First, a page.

The blurb promised a compelling thriller and this certainly proved to be the case. The main character, fourteen year old Ty, witnesses a fatal stabbing and as a result he and his mother are taken into police protection. Ty has to leave behind all that he knows including his friends. He has to change his identity, becoming Joe which results in a cool new image. The author has said that she what she did was to have “Ty living a lie just so that he can tell the truth” which is ironic and I found myself stopping and thinking about this several times during the book. It did not take me long to read due to the plot’s fast pace. I have recommended this book to older readers (both boys and girls) who have lost interest in reading and had fantastic feedback from them. This was Keren David’s debut novel and she has gone on to write two thrilling sequels.
Thanks, Mel for this this great Q&A.  Have a wonderful Christmas!


Friday, 13 December 2013


Last week we heard from Ingrid, a school librarian.  Today we have a Q&A from a librarian in a different role - Andrea Lowe is a Principal Librarian for Children and Community Services for Nottinghamshire County Council.

Welcome to The Edge, Andrea.  Could you tell us a little about yourself?

Andrea Lowe

Well, I have been working as a professional librarian for 32 years, all of which has been spent working in the public library sector for Nottinghamshire Libraries.  As you can imagine, in that time I have occupied a number of roles, and have developed a diverse range and wealth of experience. My current role is Principal Librarian, Children & Community Services.      

What’s your favourite aspect of being a librarian?

These days I don’t really feel much like a librarian. I don’t really do many of the things that most people associate with being a librarian, like buying, organising and recommending books to customers; or indeed, answering complex queries. I do some of that, but in a much more subtle way. My current role is a strategic one, so I spend a lot of my time service and programme planning, and focusing the work of Team Librarians, to meet library development performance targets and standards. Its good fun, and I can see the impact of what our team does on the people using our libraries, but it is a far cry from staffing a busy enquiry desk in a city centre library.

I used to enjoy enquiry work, and the challenging research opportunities this presented. I especially used to like local studies and historical research. However, the real joy of being a librarian, is having the opportunity to enthuse about books and reading. It’s great to be working in a service which has reading for pleasure at the very heart of everything it does. Libraries may have re-invented themselves to some degree over the past couple of decades, not least to embrace the digital age, but at the core of our vision is still a desire to promote books and reading. It’s our raison d’etre, our reason for being, and it’s still the best part of the job!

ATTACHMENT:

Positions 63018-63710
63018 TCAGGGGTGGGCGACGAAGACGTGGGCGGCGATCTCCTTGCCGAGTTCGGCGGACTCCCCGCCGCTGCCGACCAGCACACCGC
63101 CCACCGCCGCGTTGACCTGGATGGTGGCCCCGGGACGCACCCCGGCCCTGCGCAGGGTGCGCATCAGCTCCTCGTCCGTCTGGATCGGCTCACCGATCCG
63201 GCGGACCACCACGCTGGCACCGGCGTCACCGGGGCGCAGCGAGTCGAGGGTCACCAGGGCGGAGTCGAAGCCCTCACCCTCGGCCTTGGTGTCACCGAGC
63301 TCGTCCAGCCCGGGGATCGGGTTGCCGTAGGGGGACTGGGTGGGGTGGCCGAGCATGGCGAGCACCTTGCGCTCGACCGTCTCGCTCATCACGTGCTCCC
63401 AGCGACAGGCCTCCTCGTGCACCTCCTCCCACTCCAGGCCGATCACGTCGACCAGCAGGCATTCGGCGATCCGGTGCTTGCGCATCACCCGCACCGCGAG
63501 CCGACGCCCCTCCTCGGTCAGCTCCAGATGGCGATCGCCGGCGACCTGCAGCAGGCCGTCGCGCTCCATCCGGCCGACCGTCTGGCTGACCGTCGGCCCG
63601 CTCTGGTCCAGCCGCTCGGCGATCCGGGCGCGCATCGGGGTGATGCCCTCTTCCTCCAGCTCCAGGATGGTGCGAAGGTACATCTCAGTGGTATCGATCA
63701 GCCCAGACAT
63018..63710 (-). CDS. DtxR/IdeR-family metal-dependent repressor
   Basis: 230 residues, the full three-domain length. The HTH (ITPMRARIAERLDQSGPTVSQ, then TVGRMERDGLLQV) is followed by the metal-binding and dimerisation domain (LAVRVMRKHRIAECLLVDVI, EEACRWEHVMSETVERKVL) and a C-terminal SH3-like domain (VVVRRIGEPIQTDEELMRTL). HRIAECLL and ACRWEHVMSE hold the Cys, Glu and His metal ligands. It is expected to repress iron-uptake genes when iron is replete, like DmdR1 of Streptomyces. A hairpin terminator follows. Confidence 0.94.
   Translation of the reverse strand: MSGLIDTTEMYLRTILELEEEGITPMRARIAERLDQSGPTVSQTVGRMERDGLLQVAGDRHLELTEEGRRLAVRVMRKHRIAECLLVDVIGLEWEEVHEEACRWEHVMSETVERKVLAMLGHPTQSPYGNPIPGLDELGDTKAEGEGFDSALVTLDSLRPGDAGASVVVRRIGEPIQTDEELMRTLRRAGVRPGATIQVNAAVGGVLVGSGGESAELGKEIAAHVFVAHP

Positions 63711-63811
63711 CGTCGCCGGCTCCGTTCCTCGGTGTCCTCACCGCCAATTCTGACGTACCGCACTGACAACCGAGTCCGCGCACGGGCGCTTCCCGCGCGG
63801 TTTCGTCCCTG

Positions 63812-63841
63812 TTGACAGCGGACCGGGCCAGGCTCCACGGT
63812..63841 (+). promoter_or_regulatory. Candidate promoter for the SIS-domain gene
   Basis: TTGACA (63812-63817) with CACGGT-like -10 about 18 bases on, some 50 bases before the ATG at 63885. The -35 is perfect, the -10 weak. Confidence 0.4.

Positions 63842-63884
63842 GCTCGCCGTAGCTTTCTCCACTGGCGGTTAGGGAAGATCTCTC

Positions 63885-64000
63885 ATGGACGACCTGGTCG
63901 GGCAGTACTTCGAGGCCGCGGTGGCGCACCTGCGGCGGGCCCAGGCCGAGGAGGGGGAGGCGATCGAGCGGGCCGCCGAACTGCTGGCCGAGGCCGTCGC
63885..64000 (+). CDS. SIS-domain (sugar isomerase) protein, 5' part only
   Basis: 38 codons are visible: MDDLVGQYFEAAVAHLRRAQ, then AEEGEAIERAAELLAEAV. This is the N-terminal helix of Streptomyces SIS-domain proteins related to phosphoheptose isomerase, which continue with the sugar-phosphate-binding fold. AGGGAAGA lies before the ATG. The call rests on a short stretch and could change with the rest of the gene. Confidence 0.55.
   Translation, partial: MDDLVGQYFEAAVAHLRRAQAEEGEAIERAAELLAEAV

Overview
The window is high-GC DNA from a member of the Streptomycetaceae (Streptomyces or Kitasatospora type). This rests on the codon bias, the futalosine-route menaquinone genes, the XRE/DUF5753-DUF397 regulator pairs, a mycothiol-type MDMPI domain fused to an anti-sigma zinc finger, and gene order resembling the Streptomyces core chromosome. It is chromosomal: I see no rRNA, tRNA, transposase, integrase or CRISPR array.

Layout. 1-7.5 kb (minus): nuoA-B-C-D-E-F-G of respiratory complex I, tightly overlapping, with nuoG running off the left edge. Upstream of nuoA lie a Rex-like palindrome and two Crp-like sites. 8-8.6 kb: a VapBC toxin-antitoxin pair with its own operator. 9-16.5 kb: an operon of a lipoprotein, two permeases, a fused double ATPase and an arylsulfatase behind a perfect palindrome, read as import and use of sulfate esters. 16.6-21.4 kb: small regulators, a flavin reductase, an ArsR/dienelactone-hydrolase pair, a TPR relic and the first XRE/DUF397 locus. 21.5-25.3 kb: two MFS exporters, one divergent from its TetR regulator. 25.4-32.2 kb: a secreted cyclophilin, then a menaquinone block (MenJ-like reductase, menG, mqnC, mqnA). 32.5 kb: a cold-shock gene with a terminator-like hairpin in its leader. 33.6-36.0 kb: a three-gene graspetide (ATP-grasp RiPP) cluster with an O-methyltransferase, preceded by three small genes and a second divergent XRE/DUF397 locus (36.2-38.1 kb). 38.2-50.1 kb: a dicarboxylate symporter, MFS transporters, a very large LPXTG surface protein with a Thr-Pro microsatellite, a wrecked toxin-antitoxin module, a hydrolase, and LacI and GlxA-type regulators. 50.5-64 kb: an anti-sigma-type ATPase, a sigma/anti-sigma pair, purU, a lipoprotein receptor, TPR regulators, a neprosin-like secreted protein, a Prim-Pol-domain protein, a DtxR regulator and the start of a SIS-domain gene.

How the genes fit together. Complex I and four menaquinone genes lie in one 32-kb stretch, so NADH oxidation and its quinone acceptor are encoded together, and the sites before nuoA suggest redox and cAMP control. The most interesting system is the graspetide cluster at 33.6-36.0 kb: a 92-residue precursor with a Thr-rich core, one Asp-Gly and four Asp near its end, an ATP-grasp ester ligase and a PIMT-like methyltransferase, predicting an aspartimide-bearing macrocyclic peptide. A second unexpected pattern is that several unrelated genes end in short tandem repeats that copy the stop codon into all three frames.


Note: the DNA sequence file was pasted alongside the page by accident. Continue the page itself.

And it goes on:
Of course, linked to this, is the opportunity to meet authors and poets. Over the last twelve months I have been responsible for arranging a number of author/poet visits to libraries, either as open events or for invited schools. It’s always a privilege and a pleasure to meet the people who write the books that children and young people are reading, and to see them inspired and enthused by the experience (that is, the children and young people are inspired – but I guess so are the authors – it’s a two-way thing). This is a fab part of the job!


Is it true that boys are more reluctant to read than girls?

In my experience, boys seem to take more convincing that reading for pleasure is a fun thing to do.  They don’t take the same ‘risks’ with reading that girls do, and it takes a lot of energy to find something that will hook them in to reading. This isn’t surprising – there have been a number of studies in recent years, not least research undertaken by the National Literacy Trust, which has found that girls are much more engaged with reading and enjoy reading more than boys. It is a deep –seated issue. Many schools have developed strategies to tackle the problem, and of course, public libraries have been working hard to underpin these strategies with initiatives such as ‘Boys into Books’ and of course, the Summer Reading Challenge.

As far as the Summer Reading Challenge is concerned, it is one of the best things we do for children and young people in the year. It provides us with the opportunity to make a concerted effort to keep children, and especially boys, reading over the long summer holiday. At the end of the summer, it is always interesting to evaluate the Challenge to see how many boys signed up to take part, and importantly, how many went on to finish it. This year boys accounted for 40% of children completing the Challenge in Nottinghamshire, which is close to the national figure of 42%. Of course the real impact is how they progress from there and whether or not they continue to read regularly when they go back to school.


Can teen fiction change lives?

I’m sure it can! I think that any fiction, whether targeted at children, teens or adults can potentially be life changing. This is one of the reasons that I find the opinion that fiction has no true value irksome. I believe that fiction can give us a sense of who we are, and help us to understand how the world works. I think it can be especially important for teens, who by their very nature are at a formative and in some cases, difficult period of life.